Tuesday, June 16, 2009

A Mandarin : Philadelphia

**7/31/2009 Edit** Adding their Sheng Jian Bao (生煎包) and their seafood Noodle Soup (海鲜汤面).

Are you bloody kidding me? First a sushi place near my apartment and then a half-decent Chinese place right under my nose for the last two years?

I feel like I've been poked in the eyes and kicked in my left nut. All of those final exam crunch times, when I had assumed they were just another Americanized Chinese place and had ordered pork fried rice and a spring roll, I could have been enjoying more authentic stuff?!?

Oh dreadful regret.

Anyways, my Dad was in town and due to logistics, we wanted to stay near my apartment. My Dad being fresh to Phili and this place in particular, spotted some of the more interesting (read: more authentic) things on the menu.

Steamed Tiny Buns with Pork (小笼包, Xiao Long Bao)- Hand-made, perhaps not as good as those at dimsum garden. (For one not having nearly as much broth) But it definitely hit the spot. The broth inside was a fairly simple pork broth and the skin was about the average thickness for soup dumplings. This certainly would do in a time-crunch without having to trek out to Chinatown.


Fried Tiny Buns with Pork (生煎包, Sheng Jian Bao) - Just reminds me of street food in China. So, this is a little bit confusing to describe. In Chinese, this is actually called a bun, whereas in English, people would probably call this a dumpling since there's no bread {Hmm, actually there might be yeast. Man I'm confused). Anyhow, the result of the thick skin of the dumpling/bun and the dumpling like pork insides makes it more like the intermediary between a dumpling and a bun. Think of it like the Archaeopteryx, the first dinosaur bird. I'll be on the hunt for these in Chinatown.


Zha Jiang Mian (炸酱面)- Yum, I love these noodles and had been craving these for quite some time. (For those unfamiliar with them, here's the wikipedia link.) I've tried making these before, but have never really had much success (my sauce never turns out right), so I'm always rather happy to find decent renditions in restaurants.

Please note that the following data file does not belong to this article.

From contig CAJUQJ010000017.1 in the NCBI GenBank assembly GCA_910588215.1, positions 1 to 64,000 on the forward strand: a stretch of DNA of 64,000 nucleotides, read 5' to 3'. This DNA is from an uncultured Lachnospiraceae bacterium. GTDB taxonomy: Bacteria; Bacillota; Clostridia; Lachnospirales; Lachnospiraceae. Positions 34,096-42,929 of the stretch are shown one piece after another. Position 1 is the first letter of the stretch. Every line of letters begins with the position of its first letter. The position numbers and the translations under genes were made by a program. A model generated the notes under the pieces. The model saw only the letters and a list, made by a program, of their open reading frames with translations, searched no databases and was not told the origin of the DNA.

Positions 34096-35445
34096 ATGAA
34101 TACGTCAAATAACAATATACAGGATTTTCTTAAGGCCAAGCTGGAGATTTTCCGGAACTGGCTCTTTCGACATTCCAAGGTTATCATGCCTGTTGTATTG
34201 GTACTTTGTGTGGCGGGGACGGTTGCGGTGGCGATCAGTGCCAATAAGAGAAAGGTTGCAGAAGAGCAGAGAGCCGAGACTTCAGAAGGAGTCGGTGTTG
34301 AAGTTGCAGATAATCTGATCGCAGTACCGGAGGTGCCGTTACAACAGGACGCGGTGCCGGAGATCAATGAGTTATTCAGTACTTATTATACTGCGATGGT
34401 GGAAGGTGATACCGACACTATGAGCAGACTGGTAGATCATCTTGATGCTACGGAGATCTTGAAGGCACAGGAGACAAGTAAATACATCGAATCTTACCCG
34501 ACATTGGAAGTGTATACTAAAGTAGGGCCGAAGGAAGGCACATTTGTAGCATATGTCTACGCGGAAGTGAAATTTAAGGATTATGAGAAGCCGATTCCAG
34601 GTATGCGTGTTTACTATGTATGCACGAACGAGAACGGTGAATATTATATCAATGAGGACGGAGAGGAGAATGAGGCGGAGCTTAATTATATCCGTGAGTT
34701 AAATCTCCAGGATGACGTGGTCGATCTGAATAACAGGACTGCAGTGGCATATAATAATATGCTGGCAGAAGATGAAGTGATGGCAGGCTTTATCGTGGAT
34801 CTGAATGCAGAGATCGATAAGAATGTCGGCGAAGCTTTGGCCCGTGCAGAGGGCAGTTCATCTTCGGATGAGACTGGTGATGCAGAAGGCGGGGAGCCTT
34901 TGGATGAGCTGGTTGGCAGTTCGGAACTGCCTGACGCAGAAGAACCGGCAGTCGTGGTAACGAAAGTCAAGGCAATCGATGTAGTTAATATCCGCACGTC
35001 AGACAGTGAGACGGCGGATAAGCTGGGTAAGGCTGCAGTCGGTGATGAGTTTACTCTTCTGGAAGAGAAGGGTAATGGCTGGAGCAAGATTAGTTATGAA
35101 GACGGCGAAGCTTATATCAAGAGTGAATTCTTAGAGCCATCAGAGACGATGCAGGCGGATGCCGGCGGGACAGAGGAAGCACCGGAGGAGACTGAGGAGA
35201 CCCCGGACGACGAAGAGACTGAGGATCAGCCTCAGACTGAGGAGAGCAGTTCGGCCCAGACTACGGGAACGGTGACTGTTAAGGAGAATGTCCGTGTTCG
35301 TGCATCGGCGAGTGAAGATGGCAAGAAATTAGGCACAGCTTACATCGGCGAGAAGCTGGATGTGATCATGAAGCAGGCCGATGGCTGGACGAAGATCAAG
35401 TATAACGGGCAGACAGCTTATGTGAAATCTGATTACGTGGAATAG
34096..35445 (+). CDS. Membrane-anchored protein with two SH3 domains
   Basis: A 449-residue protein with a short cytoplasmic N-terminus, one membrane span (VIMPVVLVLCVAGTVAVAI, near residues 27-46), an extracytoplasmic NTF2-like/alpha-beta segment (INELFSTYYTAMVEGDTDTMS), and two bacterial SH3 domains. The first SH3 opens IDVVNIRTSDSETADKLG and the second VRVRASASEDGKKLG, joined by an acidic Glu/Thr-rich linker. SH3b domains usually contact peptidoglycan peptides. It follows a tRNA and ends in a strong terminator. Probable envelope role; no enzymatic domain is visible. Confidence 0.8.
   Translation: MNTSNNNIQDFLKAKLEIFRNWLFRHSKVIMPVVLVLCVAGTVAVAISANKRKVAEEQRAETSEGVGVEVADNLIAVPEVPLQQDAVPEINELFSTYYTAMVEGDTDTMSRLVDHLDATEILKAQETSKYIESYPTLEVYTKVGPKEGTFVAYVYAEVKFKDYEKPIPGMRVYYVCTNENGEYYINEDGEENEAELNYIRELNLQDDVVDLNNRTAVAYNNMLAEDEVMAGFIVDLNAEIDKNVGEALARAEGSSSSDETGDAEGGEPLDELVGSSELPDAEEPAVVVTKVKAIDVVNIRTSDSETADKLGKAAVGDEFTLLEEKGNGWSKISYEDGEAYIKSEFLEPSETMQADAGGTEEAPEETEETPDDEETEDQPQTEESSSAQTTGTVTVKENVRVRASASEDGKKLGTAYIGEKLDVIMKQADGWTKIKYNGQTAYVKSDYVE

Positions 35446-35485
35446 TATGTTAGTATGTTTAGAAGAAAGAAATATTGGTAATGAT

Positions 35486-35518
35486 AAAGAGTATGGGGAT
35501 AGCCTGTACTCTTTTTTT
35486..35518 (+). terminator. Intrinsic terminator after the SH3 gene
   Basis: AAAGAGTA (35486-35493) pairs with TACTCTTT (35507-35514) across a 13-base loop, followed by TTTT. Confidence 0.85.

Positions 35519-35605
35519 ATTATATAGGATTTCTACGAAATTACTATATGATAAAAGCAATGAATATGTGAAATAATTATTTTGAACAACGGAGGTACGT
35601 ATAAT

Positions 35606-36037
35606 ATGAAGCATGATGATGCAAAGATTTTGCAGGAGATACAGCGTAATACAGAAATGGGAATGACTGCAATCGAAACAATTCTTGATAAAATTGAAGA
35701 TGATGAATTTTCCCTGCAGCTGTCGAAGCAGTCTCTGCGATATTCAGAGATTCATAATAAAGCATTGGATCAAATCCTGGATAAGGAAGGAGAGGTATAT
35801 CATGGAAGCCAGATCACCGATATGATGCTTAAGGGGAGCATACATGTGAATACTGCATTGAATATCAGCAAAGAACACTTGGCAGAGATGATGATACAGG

This comes across as simple, but oh so good in a homey authentic way. Oh yeah and ask for the hot sauce.


Seafood Noodle Soup (海鲜汤面, Hai Xian Tang Mian) - Somewhat disappointed at their use of fake crab meat, but I must say that the noodles are pretty nicely done and that the broth, with lack of MSG (as denoted on their menu), is quite tasty in a home-made way as well.


Beef w/ Asparagus (?) - Can't quite remember the exact name to this, but the important thing was that the beef was nice and tender and the sauce wasn't overly sweetened or thick. This was also good in a homey/ authentic way too.


We also got a couple of scoops of ice cream on the house.

Green tea - Not bad, it actually tasting like green tea. I must say that I've personally never really had a version of green tea I like. I always think it's difficult balancing the disparate flavor and taste of green tea (less sweet taste, drier texture) with those of ice cream (sweet and moist). But if you do like green tea and are in the area, I'd recommend you giving this a shot.


Mango - Hmm, this doesn't really taste like mango at all, but rather like those Life-saver creme swirls. Enjoyable if you're not expecting a fresh mango flavor.


Perhaps not a destination restaurant, but if you're in the neighborhood, give it a shot. It's not just your average Americanized Chinese place, although it does that too.


A Mandarin
2102 Chestnut St Philadelphia 19103 (Map)
(215) 496-0828
($Chinese, $Philadelphia)

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